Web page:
By Emile Phaneuf, Contributing Reporter
RIO DE JANEIRO, BRAZIL – The administration of former President Luiz Inácio Lula da Silva launched its Growth Acceleration Program (Programa de Aceleração do Cresimento, PAC) in 2007 as an attempt to increase economic prosperity.
Among its objectives were long-awaited developmental projects to provide housing, improvements in sanitation, lighting, and transportation, including a high-speed rail to connect São Paulo and Rio de Janeiro, to cities throughout Brazil.
The first PAC had a budget of R$504 billion for projects that were to be conducted between 2007 and 2010. The PAC 2 would cover from 2011 and 2014 and sought to continue and expand the programs started during the PAC.
However, the progress of the first PAC was all but impressive. Contas Abertas, a non-governmental organization that monitors the transparency of governmental programs, demonstrated in an April 2010 housing report that of the 4,146 total development projects nationwide, only 227 had been completed – achieving only over five percent of the program’s total goals.
In the state of Rio de Janeiro, the number was much lower. Of 237 total housing projects, only two had been completed – less than one percent.
In 2009, Brazil’s federal government accountability office (Tribunal de Contas da União, or TCU) evaluated a Fiscobras report that outlined “irregularities” in various government projects.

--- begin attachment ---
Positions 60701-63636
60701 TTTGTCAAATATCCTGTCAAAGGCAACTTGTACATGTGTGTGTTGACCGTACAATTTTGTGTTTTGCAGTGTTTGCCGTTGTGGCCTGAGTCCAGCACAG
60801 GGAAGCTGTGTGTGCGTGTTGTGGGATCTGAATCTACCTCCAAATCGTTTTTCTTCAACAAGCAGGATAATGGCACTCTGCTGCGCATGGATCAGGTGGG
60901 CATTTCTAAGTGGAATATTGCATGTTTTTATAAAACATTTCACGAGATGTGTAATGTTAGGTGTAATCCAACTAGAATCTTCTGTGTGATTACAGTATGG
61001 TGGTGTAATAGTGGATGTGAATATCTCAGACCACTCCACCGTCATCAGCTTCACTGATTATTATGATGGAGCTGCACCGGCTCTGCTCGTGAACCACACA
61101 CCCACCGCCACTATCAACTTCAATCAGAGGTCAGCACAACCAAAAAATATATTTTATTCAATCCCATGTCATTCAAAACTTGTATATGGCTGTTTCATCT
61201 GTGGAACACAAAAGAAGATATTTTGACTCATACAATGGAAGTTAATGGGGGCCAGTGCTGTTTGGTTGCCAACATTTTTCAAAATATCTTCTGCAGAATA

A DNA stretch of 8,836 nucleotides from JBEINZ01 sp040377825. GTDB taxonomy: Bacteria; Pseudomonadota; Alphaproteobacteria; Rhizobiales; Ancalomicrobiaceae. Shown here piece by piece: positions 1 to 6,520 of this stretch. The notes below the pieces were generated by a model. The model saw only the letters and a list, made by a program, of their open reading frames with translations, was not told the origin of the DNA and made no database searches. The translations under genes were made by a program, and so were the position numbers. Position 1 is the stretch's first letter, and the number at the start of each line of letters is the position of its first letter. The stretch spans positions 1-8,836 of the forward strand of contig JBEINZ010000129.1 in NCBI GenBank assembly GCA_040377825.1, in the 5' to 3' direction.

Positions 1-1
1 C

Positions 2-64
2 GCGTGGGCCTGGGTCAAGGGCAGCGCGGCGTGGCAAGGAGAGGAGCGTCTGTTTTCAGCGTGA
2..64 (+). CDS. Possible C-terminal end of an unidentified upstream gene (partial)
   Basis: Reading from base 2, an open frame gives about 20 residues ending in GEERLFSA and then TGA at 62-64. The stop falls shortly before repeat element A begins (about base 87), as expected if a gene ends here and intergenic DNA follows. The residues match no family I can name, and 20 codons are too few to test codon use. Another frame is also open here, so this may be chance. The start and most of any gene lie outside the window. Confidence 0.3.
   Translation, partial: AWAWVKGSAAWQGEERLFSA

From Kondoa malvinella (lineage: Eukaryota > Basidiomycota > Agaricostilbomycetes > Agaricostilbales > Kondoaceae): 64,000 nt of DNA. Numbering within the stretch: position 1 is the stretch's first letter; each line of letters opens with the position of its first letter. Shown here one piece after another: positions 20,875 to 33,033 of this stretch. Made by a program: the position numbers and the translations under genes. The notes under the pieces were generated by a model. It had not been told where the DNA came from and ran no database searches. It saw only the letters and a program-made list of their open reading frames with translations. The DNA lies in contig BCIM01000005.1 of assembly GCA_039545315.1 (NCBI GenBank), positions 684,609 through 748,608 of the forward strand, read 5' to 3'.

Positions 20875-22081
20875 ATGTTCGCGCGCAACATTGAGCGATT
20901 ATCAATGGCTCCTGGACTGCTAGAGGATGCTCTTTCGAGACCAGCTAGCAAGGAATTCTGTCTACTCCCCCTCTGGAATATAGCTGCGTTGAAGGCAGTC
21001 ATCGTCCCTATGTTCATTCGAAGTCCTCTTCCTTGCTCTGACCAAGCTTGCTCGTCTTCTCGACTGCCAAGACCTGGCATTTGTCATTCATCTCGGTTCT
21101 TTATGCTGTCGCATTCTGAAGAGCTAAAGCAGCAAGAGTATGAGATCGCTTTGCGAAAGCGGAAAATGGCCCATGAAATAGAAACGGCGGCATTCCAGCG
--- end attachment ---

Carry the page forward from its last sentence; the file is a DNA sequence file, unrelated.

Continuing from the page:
Of the 99 PAC projects evaluated in the report, thirteen were recommended to be shut-down, including an oil refinery project in Recife, the expansion of São Paulo’s Guarulhos airport, an energy distribution project in Piauí, and a subway line in Niterói, according to O Globo.
The slow start to the PAC projects is reminiscent of projects that were undertaken by the government of former President Juscelino Kubitschek during the 1950s and 1960s.
Kubitschek came to power in 1956, promising “fifty years growth in five.” His “Plano de Metas”, or Goals Plan, included investments in dam and road construction, basic industry, education, health, agriculture, communications, and the doubling of oil and electric production through Petrobras and Eletrobras.
While this period has its critics, it was the time when Brasília was constructed and established as the nation’s capital, a massive accomplishment. If history is to repeat itself, the government’s willingness to invest will need to be accompanied by an ability to efficiently plan and execute its projects.